Why are odds of 33/1 known as ‘double carpet’?

In the heyday of the on-course betting ring, the job of the tic-tac was to convey information to his, or her, bookmaker, by means of a series of coded arm movements. Odds of 33/1 were conveyed by crossing the arms and placing the hands flat on the chest. Verbally, odds of 33/1 were and, in some cases, still are, called out as ‘double carpet’, which, like the arm movements, was intended to keep the information secret from anyone not ‘in the know’.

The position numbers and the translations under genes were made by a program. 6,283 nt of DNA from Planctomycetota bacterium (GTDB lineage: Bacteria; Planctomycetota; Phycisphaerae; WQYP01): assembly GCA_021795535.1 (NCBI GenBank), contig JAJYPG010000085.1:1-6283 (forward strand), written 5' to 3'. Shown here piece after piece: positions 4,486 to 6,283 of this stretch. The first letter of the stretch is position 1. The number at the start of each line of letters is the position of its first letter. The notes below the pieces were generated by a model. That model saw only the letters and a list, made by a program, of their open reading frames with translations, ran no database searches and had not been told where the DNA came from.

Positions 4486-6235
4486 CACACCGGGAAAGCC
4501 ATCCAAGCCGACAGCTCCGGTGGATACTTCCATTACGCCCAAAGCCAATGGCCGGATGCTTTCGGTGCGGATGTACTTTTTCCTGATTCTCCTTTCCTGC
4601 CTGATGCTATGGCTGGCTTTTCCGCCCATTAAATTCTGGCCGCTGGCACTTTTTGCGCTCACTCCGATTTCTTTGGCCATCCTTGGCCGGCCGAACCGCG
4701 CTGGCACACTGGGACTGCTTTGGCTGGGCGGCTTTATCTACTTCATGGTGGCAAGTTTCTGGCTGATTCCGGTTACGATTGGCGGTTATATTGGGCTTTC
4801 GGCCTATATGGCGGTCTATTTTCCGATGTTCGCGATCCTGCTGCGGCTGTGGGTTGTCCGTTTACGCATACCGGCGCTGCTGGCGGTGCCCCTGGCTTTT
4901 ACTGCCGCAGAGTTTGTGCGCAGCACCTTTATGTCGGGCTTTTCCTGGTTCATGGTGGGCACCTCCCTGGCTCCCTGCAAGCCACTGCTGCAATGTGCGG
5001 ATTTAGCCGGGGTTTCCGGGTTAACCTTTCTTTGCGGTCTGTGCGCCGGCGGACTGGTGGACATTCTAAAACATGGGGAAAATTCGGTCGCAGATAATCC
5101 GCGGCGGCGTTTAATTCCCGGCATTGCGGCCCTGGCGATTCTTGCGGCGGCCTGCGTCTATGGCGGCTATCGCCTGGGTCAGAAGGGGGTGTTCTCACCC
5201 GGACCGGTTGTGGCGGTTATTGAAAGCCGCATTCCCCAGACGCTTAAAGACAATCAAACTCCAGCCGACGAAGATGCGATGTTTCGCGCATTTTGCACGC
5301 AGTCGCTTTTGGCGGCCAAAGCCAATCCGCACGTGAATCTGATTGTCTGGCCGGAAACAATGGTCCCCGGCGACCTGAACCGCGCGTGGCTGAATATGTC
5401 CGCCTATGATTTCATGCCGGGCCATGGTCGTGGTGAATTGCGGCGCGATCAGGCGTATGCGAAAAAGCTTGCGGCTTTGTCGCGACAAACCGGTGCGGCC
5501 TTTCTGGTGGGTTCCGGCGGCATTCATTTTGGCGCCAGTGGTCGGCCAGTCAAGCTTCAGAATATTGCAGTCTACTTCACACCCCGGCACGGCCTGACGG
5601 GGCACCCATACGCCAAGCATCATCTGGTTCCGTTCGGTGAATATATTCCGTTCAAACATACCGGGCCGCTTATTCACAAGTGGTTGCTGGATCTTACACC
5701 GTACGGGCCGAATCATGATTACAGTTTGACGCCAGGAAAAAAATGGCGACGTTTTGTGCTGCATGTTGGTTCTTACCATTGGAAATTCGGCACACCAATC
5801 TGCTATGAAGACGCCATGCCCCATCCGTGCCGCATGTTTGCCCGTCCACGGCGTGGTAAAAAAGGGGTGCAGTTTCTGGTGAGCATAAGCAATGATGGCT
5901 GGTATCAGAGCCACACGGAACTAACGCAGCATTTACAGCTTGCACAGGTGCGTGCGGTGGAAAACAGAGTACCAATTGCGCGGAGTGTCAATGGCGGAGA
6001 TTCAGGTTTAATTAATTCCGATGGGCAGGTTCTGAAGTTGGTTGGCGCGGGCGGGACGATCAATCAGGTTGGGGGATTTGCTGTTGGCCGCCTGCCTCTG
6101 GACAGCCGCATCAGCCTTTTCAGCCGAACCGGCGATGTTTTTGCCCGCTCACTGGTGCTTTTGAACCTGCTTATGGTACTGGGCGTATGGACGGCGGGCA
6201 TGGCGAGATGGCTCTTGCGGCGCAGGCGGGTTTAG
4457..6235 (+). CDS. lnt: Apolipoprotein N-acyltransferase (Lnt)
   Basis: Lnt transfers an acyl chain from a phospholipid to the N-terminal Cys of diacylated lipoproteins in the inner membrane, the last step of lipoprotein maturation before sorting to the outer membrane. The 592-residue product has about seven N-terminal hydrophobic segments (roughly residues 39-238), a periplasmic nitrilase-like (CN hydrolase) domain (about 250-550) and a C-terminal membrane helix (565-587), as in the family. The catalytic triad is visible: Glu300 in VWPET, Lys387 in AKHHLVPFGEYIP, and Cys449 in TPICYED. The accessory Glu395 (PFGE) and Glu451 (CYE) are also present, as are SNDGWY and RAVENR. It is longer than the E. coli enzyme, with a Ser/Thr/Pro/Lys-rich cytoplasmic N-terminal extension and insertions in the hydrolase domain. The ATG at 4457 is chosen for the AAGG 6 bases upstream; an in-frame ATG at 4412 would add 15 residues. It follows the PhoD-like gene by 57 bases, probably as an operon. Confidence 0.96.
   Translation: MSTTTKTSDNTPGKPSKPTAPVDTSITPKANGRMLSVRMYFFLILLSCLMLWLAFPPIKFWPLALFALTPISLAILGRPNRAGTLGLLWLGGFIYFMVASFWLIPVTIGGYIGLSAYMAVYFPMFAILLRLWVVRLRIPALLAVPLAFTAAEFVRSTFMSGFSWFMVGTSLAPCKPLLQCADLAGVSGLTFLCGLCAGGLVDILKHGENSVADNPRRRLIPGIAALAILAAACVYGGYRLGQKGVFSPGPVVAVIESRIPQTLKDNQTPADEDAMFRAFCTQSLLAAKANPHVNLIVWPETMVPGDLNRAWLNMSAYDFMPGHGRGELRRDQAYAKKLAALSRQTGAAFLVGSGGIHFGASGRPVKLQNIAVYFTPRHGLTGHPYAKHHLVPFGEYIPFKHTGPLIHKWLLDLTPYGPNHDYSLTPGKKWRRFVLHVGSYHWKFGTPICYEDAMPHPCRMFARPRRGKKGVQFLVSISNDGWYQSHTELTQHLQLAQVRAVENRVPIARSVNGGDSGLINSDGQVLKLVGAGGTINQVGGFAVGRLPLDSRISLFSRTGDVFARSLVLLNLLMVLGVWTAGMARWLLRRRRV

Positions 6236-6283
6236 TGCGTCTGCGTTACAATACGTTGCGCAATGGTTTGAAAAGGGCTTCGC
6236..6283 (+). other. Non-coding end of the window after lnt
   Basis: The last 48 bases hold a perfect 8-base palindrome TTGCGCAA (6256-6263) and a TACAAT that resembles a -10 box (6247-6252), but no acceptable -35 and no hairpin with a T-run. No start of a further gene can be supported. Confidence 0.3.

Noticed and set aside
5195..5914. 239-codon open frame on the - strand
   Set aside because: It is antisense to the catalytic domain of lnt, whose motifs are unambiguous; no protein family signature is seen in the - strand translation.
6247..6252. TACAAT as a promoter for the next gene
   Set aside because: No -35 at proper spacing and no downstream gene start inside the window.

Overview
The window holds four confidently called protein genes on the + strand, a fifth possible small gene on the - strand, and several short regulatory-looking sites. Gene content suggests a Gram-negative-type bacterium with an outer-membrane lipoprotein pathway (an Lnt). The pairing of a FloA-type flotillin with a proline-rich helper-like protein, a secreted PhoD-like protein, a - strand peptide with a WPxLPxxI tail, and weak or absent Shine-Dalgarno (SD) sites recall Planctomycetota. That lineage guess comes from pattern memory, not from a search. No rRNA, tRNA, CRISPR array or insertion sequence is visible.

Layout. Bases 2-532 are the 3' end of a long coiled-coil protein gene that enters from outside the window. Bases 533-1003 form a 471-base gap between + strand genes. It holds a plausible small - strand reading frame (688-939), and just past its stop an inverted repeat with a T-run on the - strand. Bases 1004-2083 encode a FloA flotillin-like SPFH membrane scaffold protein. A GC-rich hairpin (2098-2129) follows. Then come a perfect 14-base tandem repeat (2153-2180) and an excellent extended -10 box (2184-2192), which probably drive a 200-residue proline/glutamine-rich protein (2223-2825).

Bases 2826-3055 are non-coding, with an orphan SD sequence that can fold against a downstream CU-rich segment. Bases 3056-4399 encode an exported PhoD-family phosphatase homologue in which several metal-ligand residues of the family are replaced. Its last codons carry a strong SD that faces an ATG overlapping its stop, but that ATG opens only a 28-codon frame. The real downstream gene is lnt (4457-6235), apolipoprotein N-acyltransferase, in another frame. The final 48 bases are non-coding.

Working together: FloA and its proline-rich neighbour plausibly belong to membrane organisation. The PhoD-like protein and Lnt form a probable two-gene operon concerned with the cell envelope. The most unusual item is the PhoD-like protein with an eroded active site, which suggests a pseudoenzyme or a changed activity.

Betting ring vernacular often draws on sayings and slang including, but not limited to, backslang and Cockney rhyming slang, for its inspiration and ‘double carpet’ is no exception. In criminal, or prison, slang dating from the nineteenth century, the term ‘carpet stretch’ meant three months’ imprisonment; three months was reputedly the length of time required by an inmate to to weave a carpet or mat for his cell in the prison workshop. Thus, in the betting ring, odds of 3/1 became known as ‘carpet’ and, naturally enough, odds of 33/1 became known as ‘double carpet’.